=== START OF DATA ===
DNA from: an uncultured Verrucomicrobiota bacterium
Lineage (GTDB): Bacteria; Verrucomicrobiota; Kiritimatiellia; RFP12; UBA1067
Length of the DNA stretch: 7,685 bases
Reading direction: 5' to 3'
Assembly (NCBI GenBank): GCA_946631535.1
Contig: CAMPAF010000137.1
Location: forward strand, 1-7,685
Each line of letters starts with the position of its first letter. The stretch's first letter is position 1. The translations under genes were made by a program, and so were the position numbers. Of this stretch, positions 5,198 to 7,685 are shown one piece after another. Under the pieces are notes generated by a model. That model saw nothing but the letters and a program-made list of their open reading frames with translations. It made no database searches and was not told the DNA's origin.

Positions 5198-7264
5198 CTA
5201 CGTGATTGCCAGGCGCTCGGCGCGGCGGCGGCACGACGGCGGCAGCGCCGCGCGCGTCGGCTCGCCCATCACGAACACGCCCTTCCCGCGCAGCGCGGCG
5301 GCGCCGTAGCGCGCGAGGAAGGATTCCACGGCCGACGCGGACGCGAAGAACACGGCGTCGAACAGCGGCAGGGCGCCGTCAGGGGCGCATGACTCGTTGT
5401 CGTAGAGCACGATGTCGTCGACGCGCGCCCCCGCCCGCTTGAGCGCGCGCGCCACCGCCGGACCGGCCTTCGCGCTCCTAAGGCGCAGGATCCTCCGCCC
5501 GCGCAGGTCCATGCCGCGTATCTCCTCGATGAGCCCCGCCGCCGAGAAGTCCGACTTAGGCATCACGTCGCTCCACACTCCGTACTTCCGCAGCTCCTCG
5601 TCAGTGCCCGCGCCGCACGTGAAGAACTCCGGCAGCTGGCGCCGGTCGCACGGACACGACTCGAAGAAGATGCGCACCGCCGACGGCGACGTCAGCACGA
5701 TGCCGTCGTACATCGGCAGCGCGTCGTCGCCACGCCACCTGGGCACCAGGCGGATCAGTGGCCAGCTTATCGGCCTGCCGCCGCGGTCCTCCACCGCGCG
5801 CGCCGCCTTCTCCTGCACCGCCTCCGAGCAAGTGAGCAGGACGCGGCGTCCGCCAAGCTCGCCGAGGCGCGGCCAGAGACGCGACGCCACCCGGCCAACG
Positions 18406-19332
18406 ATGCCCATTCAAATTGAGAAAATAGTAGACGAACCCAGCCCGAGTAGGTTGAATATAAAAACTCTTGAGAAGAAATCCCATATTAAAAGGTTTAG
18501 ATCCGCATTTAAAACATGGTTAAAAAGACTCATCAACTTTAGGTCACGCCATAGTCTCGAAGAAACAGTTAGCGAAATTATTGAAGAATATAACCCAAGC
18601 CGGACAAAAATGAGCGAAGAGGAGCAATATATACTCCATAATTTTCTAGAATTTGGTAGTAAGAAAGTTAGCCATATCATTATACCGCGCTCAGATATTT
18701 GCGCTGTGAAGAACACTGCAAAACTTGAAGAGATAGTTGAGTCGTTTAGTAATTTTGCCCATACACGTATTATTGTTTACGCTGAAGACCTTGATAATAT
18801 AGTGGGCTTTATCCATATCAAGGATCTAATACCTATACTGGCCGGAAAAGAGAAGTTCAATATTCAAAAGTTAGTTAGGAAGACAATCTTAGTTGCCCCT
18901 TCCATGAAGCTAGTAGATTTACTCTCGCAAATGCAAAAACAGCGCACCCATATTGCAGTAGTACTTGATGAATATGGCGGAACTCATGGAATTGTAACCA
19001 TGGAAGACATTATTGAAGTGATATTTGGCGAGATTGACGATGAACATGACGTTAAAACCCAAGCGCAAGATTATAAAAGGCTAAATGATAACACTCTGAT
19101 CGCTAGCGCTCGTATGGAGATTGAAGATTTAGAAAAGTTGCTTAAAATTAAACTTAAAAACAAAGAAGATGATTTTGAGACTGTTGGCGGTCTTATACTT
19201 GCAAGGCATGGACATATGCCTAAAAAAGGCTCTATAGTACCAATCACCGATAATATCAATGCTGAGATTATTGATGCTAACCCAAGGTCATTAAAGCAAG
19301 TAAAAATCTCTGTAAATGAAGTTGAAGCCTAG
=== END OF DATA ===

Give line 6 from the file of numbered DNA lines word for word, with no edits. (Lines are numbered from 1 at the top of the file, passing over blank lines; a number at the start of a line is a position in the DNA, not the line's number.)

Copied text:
Contig: CAMPAF010000137.1